Who was that masked man anyway?

Whenever you require a visit to the doctor, or hospital, a lot of personal data will likely be recorded, alongside details of your condition, the treatment you required, drugs prescribed and so on. At some point, you might have signed a consent form, one of the clauses of which allowed your data to be analyzed and shared, such as for research purposes, but in a way that you couldn’t be personally identified. But just how “anonymous” is this data?

In the USA, about two thirds of states share or sell “de-identified” medical data, stripping out directly-identifying personal data, and masking or suppressing other data. And yet a re-identification study showed that it in a slightly staggering 43% of cases, it was still possible to match publicly-available Washington State medical data to an individual. How? It doesn’t seem quite as tricky as you might imagine.

In the above case, it was done simply by correlating the medical data with newspaper data that reported details of hospital visits (due to accidents, muggings and so on). It’s a type of inference attack called a linkage or combination attack. One HMO case, referenced in Phil Factor’s recent article, became famous largely because a similar tactic allowed an attacker to identify the medical records of the Governor of Massachusetts.

Sometimes, re-identifying supposedly-anonymized data doesn’t even require auxiliary or background data. One published paper uses publicly-available healthcare (HCUP) data, where identifying fields had been removed and all aggregated values based on less than ten contributing rows were suppressed. It demonstrated how, by executing various combinations of queries against the available data, and some simple algebra, one could place rather narrow “bounds” on the possible values of the suppressed data. In one case, it concluded that exactly one Native American woman, diagnosed with ovarian cancer, was discharged by new Jersey hospitals in 2009, along with a lot of other detail about the treatment costs, location and so on.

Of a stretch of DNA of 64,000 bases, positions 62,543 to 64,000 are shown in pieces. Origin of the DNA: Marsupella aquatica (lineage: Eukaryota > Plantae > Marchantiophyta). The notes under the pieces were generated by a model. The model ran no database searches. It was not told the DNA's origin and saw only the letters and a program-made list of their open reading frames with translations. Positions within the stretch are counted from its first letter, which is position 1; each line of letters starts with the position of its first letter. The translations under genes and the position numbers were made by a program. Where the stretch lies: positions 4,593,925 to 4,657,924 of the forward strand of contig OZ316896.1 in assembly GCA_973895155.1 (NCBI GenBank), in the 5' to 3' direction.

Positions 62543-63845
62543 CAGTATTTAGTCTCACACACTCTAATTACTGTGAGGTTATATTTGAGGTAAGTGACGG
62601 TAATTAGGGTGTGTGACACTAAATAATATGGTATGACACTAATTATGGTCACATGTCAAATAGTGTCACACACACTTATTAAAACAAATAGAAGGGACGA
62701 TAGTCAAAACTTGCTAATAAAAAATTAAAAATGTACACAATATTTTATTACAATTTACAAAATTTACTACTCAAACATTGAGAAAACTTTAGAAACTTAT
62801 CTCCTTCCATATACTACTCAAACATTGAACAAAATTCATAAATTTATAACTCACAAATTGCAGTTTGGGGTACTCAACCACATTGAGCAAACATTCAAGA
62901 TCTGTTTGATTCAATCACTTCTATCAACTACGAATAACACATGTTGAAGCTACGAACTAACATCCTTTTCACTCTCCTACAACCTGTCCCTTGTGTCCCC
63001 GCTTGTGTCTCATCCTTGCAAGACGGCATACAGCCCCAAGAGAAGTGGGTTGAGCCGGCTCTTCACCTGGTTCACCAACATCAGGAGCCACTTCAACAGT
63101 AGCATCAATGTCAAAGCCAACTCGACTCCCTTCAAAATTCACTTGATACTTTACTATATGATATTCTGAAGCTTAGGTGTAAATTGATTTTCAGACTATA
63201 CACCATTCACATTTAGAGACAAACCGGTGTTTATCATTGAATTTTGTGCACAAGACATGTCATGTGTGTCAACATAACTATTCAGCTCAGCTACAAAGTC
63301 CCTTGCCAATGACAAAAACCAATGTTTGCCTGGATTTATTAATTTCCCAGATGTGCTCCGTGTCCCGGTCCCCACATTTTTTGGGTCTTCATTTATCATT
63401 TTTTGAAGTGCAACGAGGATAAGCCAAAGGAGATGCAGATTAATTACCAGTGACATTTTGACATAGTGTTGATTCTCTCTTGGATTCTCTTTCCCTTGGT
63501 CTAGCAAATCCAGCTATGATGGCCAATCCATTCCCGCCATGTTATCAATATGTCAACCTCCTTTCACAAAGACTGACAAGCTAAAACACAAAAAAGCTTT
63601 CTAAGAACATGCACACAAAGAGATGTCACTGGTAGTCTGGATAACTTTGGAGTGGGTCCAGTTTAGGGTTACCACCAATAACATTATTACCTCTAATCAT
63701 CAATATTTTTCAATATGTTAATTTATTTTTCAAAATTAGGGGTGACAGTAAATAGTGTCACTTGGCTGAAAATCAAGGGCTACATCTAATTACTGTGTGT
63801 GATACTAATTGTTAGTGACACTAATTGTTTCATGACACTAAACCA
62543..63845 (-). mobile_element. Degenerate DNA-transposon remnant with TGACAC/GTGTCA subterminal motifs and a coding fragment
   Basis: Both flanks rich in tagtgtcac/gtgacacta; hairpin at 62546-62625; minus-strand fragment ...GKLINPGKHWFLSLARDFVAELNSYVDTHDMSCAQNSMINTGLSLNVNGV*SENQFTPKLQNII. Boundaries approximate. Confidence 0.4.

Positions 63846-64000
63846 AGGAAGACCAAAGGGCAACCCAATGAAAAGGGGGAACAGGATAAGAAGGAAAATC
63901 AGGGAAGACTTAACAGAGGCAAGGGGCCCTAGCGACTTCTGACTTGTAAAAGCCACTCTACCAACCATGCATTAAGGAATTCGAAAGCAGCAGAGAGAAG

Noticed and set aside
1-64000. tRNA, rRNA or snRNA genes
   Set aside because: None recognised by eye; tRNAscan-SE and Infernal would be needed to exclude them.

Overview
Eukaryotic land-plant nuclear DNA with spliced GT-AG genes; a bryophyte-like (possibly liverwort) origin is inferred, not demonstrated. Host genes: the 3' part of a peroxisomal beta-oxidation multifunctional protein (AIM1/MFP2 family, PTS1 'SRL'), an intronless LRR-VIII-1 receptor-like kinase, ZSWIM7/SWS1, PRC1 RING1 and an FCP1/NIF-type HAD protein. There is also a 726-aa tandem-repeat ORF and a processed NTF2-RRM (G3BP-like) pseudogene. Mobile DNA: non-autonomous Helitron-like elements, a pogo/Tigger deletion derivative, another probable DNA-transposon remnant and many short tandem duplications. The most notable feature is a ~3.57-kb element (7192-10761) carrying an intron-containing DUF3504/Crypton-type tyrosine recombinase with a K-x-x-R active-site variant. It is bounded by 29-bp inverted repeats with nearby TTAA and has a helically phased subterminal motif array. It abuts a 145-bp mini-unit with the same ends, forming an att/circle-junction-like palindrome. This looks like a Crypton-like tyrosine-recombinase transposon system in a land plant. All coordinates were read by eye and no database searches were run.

Healthcare is just one example. By being increasingly willing or obliged to make data public, or just freely accessible within our organization, are we unwittingly breaching security? The EU, as shown by the GDPR requirements, are obviously alarmed at how easily privacy experts can unpick ‘masked’ data. We also have the nagging problem of allowing widespread ‘self-service’ access to data within the organization, for ad-hoc reporting. Hopefully, we tie-down direct access to base tables in a database, but a BI expert would find an inference attack an easy technique to learn. If your payroll system allows aggregate reporting, they may already know individual salaries and other personal information.

The task of keeping data secure and protected within an organization seems a lot more challenging than one might imagine. Data masking is the correct way to ‘anonymize’ your data, but if you only mask some of the data you still need proper data security and access control. Otherwise, like chinks in a mask, it can reveal tell-tale signs of the owner’s identity.

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